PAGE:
Beyond the comparative look and feel of the two devices is the more important reason I favor the Helio over the iPhone. The Helio Ocean handles all of my accounts for emailing, texting, and instant messaging right out of the box. Before I had the Ocean, I'd always struggled with messaging because I could never get all of my email and instant messaging services on a single device. This drove me insane. Now I have integrated messaging on one screen -- my Popgadget email (supports POP3 and IMAP), Gmail, AOL (and AIM), Yahoo email and Messenger, and Windows Live (and as of last week, Microsoft Exchange, but for a price - see link below). The iPhone just can't compare for messaging. While the threaded, cartoon-bubble SMS application on the iPhone looks nice, it can't yet do IM (only through web-based clients), and the email application can't delete multiple messages, which would be murder on my sliding fingers when you get as much spam as I do.
The 2.0 megapixel camera (with built-in flash and digital zoom) takes decent enough pictures (basically what you would expect from a 2 megapixel phone camera). What I like is that I can use my photos as screen savers. The camcorder takes the usual blurry phone camcorder videos, but as someone who's never had a camcorder in a phone before, I'm having fun playing with it. The 200MB internal memory is expandable via its microSD card slot, so I'm not worried about using up my storage. The iPhone has no camcorder and you can't send your photos from it via MMS.
My favorite toy on my Ocean is the built-in GPS with Google Maps. Sitting anywhere, I can find out where exactly I am (yes, sometimes I just don't know), find out where the nearest gas station or restaurant is, get directions. Now that I have my Ocean, I no longer carry around my separate portable GPS (I'm paranoid about getting lost). The Ocean also comes with Buddy Beacon, which lets you track your friends and lets them track you. The iPhone has no GPS, which is too bad considering the screen is so nice and big and displays maps beautifully.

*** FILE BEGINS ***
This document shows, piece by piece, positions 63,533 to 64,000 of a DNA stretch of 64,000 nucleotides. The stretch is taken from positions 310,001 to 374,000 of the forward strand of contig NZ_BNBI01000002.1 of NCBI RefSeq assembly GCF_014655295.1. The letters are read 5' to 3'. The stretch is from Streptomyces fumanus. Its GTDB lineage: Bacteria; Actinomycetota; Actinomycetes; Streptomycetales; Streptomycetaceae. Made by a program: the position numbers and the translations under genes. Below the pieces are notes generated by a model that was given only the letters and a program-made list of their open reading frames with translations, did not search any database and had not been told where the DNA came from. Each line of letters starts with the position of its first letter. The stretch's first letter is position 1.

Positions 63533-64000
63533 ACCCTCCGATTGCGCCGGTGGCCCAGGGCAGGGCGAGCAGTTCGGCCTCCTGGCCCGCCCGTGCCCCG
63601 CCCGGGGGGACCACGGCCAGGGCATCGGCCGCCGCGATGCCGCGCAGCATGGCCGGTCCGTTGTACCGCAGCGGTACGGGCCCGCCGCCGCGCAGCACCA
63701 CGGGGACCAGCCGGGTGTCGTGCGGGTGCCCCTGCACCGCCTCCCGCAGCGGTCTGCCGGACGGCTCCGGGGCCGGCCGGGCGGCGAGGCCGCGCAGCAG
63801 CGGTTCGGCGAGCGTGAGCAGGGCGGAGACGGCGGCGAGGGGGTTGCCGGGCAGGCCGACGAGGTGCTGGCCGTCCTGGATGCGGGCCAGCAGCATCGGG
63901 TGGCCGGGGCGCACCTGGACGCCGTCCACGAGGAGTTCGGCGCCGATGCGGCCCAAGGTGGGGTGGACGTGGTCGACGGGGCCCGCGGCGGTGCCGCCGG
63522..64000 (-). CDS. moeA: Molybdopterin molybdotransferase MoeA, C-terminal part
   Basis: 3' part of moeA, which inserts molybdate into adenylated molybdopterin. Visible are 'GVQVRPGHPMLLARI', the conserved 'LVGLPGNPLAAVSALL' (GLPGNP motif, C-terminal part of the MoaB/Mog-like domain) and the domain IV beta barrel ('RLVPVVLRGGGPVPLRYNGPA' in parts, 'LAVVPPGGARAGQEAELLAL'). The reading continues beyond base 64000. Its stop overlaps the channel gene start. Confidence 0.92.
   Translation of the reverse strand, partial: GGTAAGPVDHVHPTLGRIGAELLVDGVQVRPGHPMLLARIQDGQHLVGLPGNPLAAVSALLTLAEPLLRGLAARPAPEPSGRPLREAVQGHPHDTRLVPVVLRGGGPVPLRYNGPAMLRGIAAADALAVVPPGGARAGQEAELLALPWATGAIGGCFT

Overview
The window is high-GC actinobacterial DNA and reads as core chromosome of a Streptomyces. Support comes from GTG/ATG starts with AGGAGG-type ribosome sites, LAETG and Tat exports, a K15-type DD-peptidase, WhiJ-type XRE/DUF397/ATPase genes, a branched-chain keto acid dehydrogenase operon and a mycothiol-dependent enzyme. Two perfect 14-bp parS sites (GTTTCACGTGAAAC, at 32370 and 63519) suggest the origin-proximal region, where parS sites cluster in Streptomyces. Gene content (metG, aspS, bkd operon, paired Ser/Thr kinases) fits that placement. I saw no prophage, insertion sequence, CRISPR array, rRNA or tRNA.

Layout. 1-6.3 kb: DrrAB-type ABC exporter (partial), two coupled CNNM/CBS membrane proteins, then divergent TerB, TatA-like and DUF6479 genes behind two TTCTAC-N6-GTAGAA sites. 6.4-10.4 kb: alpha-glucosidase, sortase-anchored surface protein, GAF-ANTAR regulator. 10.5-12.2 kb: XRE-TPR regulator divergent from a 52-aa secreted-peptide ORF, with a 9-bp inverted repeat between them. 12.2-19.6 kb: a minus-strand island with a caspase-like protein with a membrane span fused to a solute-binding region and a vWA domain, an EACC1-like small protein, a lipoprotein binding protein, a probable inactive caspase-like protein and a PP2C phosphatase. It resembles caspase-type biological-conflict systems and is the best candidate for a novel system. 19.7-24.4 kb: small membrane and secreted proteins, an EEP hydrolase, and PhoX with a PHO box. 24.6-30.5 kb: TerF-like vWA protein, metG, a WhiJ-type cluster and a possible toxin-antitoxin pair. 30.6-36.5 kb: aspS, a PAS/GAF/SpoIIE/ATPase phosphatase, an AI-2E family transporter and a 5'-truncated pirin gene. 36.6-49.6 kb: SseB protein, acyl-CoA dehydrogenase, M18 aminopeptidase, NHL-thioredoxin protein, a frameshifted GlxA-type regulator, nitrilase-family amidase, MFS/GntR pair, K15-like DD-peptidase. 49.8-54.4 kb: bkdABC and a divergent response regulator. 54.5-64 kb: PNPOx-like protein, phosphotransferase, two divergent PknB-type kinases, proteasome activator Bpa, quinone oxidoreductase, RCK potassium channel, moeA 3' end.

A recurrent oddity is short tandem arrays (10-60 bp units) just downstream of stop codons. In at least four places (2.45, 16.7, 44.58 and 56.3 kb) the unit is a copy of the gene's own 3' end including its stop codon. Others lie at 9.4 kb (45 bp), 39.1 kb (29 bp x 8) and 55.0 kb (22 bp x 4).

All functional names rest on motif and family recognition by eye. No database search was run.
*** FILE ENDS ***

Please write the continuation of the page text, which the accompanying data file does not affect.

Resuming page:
The Ocean is marketed as a personal multimedia entertainment center (supports MP3, AAC, WMA, MPEG-4, H.264, VOD, and MOD), with EV-DO support enabling fast downloading, and external stereo speakers and stereo Bluetooth support. I'm not so enamored of the idea of listening to music or watching videos on a cell phone -- horrible battery-draining activities. Besides, I don't know why I'd bother when my iPod nano has what seems like perpetual battery power on a single charge. In this respect, I don't know whether the iPhone is superior, as no one I know has given up their iPods in favor of listening to music and watching videos on their iPhone at the cost of fast diminishing battery power. Battery life on the Ocean is only fair, but I've heard people complaining that their iPhones get far less talk time than advertised.
A downside common to both devices is the dearth of additional applications to play with. I now appreciate my old Treo again for those features that my new smartphone lacks (oh, how I miss my bank statements on Pocket Quicken, my spreadsheets, my eWallet for keeping passwords, and the mountain of other applications I used to fool around with).
So, while I do love web browsing on the iPhone, web browsing isn't the primary - or even the secondary - cell phone function for me. For calling and messaging, the Ocean does a much better job for me, and the GPS function is something I can't imagine giving up now that I have it.
The Helio Ocean sells for $295 (for new users) on the Helio website.
Brian's iPhone review: iPhone: Initial Thoughts
Mia's iPhone review: An iPhone photo diary
For another comparison, see the gadgeteer's comparison of the iPhone to the Treo 680.
From Ars Technica, Helio Ocean now supports Microsoft Exchange.